[meteorite-list] ESA's Shortcut To A Comet

From: Ron Baalke <baalke_at_meteoritecentral.com>
Date: Thu Apr 22 10:06:15 2004
Message-ID: <200211142145.NAA24702_at_zagami.jpl.nasa.gov>

ESA Science News

14 Nov 2002

ESA's shortcut to a comet

Night owls across Europe, get ready. On the night of 18-19
November 2002, you may see a spectacular sky show. As tiny
particles in Comet 55/P Tempel-Tuttle's tail enter Earth's
atmosphere, they will pierce through it, heating up, and
finally explode. Welcome to one of the most spectacular
natural fireworks displays of the year: a meteor shower
called the Leonids.

Unlike in 2001, this year the Leonids will be very well
visible from Europe. The meteor showers are expected every
night between 13 and 21 November 2002. Scientists expect
the Leonids meteor shower to reach its peak at 04:00 CET,
in Europe, and 10:30 on the night of 18-19 November 2002.

Die-hards willing to travel each year all around the planet
look for the best location to witness the shooting-star
show. Some years that can be in the middle of a desert.
This year, that will be on top of a cold mountain close to
Pico Veleta in Granada, Spain. The scientists aim to obtain
information about the meteor shower, the structure of our
own atmosphere, and comets.

"It's like a cheap comet mission," says Detlef Koschny, a
member of the ESA team. "The behaviour of the particles
left in past orbits tells us things about comets, even
without having to go there."

Koschny has led the ESA Leonids campaigns since 1998. The
team has observed the meteors in The Netherlands, Spain,
Germany, and Australia. This year the location is once
again Spain. Why? Statistically it is one of the places
where there are higher chances of good weather. Secondly,
scientists can use a professional observatory, from which
the visibility conditions are optimal. Lastly, technicians
are at hand to help these Leonid-chasers solve possible
engineering problems.

Scientific models predict the intensity and the maxima
of the storms, and this year's shower appears promising.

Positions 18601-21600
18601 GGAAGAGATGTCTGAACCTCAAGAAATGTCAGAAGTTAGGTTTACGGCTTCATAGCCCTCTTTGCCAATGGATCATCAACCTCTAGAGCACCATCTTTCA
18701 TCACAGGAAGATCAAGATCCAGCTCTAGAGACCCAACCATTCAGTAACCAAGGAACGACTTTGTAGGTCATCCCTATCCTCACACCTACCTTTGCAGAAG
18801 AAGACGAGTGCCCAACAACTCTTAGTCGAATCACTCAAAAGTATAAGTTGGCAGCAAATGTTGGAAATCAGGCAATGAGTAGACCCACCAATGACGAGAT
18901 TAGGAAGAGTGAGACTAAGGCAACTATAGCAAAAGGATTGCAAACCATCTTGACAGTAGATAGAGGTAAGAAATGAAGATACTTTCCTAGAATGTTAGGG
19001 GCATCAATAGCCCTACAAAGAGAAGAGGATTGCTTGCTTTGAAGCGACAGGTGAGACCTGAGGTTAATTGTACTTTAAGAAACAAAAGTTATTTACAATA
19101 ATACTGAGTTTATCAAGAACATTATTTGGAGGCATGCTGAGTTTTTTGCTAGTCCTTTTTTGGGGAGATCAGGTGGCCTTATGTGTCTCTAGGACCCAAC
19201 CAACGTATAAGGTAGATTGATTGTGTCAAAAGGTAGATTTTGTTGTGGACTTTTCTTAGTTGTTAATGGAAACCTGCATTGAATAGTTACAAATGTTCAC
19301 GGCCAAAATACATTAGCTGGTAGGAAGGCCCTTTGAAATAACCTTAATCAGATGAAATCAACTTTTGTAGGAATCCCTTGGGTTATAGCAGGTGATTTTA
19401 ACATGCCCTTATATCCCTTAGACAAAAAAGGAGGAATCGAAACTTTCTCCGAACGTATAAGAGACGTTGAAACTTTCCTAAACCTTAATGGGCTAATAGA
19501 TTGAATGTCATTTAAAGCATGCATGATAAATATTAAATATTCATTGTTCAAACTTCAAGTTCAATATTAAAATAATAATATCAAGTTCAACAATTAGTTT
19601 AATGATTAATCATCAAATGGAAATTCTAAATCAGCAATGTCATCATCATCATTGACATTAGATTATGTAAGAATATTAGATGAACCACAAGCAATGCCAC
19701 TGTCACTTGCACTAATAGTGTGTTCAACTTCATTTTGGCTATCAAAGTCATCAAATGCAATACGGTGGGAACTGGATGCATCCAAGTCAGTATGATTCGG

Scientists are expecting about 3000 events per hour in
the stronger, first peak. However, the light of the near
full moon will make observations more difficult and may
reduce the apparent number by 10%.

The 2002 Leonids show could be the last one for many years
to come. Calculations of the comet's path predict that the
next perihelions, or closest points of approach, of the
comet in 2031 and 2065 could be significantly less
dramatic. Jupiter's gravitational pull is pushing the
orbit of the comet further away from Earth's orbit.

The path of our planet intersects the comet's trails twice
this year. Firstly, Earth's atmosphere will encounter the
trail the comet left in 1767, seven comet journeys ago.
These particles will create a shower storm visible from
Europe. A few hours later, a second trail Comet Tempel-
Tuttle left in 1866, about four cycles ago, will cause
another shower. North American sky-watchers will benefit
from this second shower.

Koschny is also involved in the Rosetta mission, the ESA
spacecraft to Comet Wirtanen due for launch in January
2003. "The composition of the particles belonging to the
two different trails can tell us a lot about the structure
of the comet. If we observe different chemical properties,
we can conclude that the particles are coming from
different parts of its surface." Knowing whether a comet
is homogenous or not is very useful since scientists have
to decide on a landing site for the Rosetta lander
touchdown on the comet in 2011.

The Leonids enter Earth's atmosphere at a speed around 70
kilometres per second -- nearly twice as fast as other
meteors. Why? Comet Tempel-Tuttle orbits the Sun roughly
in the opposite direction than the Earth's orbit of the
Sun. There are therefore almost head-on collisions between
Earth and comet-trail debris. However, this is much less
dangerous than it sounds.

"The biggest pieces can't exceed 0.5 metres in diameter,"
says Koschny. "The gases vaporising from the nucleus of
the comet would not be able to lift anything bigger than
that. These rocks are small enough to be vaporised by the
Earth's atmosphere and really do not constitute a risk
for the observers. More worrying is the effect they may
have on satellites, which could be seriously damaged by
such collisions."

For video animations, see:



* Meet the team
* Typical Leonids puzzles
* Previous Leonids campaigns
* Listening to the Leonids
* Video animations
* Chasing meteors on-board airplanes
* More about Rosetta


[Image 1:
The Leonids as seen in 2001. Copyright 2001 Shigemi
Numazawa, Japan Planetarium Laboratory; courtesy Sky &

[Image 2:
Spanish radio telescope ready for the Leonids. Copyright
"Observers", AlltheSky.com
Received on Thu 14 Nov 2002 04:45:45 PM PST

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